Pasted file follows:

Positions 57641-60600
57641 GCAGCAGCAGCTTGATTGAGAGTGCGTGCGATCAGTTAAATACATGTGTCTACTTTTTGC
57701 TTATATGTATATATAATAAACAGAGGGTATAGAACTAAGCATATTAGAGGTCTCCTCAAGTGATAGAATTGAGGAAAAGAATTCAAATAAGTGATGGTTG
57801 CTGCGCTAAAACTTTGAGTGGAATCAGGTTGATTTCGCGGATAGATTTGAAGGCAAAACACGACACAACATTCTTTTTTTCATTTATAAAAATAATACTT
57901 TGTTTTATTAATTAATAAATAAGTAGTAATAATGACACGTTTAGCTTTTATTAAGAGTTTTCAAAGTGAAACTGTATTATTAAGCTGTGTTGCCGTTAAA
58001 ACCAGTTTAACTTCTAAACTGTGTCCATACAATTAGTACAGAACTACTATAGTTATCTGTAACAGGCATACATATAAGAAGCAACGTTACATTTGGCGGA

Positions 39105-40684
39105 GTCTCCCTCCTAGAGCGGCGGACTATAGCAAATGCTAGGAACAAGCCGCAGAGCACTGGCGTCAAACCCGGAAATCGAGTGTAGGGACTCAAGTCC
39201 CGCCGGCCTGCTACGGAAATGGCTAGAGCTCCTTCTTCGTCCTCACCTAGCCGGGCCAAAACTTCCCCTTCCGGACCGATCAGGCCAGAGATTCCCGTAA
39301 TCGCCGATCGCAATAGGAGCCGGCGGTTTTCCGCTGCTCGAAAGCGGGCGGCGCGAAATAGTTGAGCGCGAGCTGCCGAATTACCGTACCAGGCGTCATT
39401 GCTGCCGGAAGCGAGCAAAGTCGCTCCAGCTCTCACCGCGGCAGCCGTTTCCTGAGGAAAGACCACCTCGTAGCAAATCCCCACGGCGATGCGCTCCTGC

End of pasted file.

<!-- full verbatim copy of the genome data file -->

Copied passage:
Positions 57641-60600
57641 GCAGCAGCAGCTTGATTGAGAGTGCGTGCGATCAGTTAAATACATGTGTCTACTTTTTGC
57701 TTATATGTATATATAATAAACAGAGGGTATAGAACTAAGCATATTAGAGGTCTCCTCAAGTGATAGAATTGAGGAAAAGAATTCAAATAAGTGATGGTTG
57801 CTGCGCTAAAACTTTGAGTGGAATCAGGTTGATTTCGCGGATAGATTTGAAGGCAAAACACGACACAACATTCTTTTTTTCATTTATAAAAATAATACTT
57901 TGTTTTATTAATTAATAAATAAGTAGTAATAATGACACGTTTAGCTTTTATTAAGAGTTTTCAAAGTGAAACTGTATTATTAAGCTGTGTTGCCGTTAAA
58001 ACCAGTTTAACTTCTAAACTGTGTCCATACAATTAGTACAGAACTACTATAGTTATCTGTAACAGGCATACATATAAGAAGCAACGTTACATTTGGCGGA

Positions 39105-40684
39105 GTCTCCCTCCTAGAGCGGCGGACTATAGCAAATGCTAGGAACAAGCCGCAGAGCACTGGCGTCAAACCCGGAAATCGAGTGTAGGGACTCAAGTCC
39201 CGCCGGCCTGCTACGGAAATGGCTAGAGCTCCTTCTTCGTCCTCACCTAGCCGGGCCAAAACTTCCCCTTCCGGACCGATCAGGCCAGAGATTCCCGTAA
39301 TCGCCGATCGCAATAGGAGCCGGCGGTTTTCCGCTGCTCGAAAGCGGGCGGCGCGAAATAGTTGAGCGCGAGCTGCCGAATTACCGTACCAGGCGTCATT
39401 GCTGCCGGAAGCGAGCAAAGTCGCTCCAGCTCTCACCGCGGCAGCCGTTTCCTGAGGAAAGACCACCTCGTAGCAAATCCCCACGGCGATGCGCTCCTGC